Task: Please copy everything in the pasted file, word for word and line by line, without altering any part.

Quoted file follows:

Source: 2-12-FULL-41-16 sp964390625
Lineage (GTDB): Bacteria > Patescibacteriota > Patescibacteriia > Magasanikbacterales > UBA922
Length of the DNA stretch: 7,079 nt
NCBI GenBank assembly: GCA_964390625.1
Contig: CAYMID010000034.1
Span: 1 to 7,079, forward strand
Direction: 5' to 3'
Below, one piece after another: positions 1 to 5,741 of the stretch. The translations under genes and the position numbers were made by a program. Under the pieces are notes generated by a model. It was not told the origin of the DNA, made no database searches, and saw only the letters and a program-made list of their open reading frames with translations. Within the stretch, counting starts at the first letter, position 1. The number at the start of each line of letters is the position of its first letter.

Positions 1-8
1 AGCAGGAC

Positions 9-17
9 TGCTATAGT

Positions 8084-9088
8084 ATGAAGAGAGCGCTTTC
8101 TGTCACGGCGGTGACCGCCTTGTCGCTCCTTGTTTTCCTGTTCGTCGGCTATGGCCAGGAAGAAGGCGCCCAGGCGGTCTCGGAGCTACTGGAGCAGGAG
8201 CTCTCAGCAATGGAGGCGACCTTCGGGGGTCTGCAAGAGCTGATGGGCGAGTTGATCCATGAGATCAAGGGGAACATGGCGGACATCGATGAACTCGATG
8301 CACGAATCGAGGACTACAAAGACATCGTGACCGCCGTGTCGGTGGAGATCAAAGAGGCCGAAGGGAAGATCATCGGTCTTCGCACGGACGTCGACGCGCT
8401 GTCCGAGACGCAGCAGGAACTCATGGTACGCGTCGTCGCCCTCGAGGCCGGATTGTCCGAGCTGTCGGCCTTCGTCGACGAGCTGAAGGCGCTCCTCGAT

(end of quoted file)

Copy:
Source: 2-12-FULL-41-16 sp964390625
Lineage (GTDB): Bacteria > Patescibacteriota > Patescibacteriia > Magasanikbacterales > UBA922
Length of the DNA stretch: 7,079 nt
NCBI GenBank assembly: GCA_964390625.1
Contig: CAYMID010000034.1
Span: 1 to 7,079, forward strand
Direction: 5' to 3'
Below, one piece after another: positions 1 to 5,741 of the stretch. The translations under genes and the position numbers were made by a program. Under the pieces are notes generated by a model. It was not told the origin of the DNA, made no database searches, and saw only the letters and a program-made list of their open reading frames with translations. Within the stretch, counting starts at the first letter, position 1. The number at the start of each line of letters is the position of its first letter.

Positions 1-8
1 AGCAGGAC

Positions 9-17
9 TGCTATAGT

Positions 8084-9088
8084 ATGAAGAGAGCGCTTTC
8101 TGTCACGGCGGTGACCGCCTTGTCGCTCCTTGTTTTCCTGTTCGTCGGCTATGGCCAGGAAGAAGGCGCCCAGGCGGTCTCGGAGCTACTGGAGCAGGAG
8201 CTCTCAGCAATGGAGGCGACCTTCGGGGGTCTGCAAGAGCTGATGGGCGAGTTGATCCATGAGATCAAGGGGAACATGGCGGACATCGATGAACTCGATG
8301 CACGAATCGAGGACTACAAAGACATCGTGACCGCCGTGTCGGTGGAGATCAAAGAGGCCGAAGGGAAGATCATCGGTCTTCGCACGGACGTCGACGCGCT
8401 GTCCGAGACGCAGCAGGAACTCATGGTACGCGTCGTCGCCCTCGAGGCCGGATTGTCCGAGCTGTCGGCCTTCGTCGACGAGCTGAAGGCGCTCCTCGAT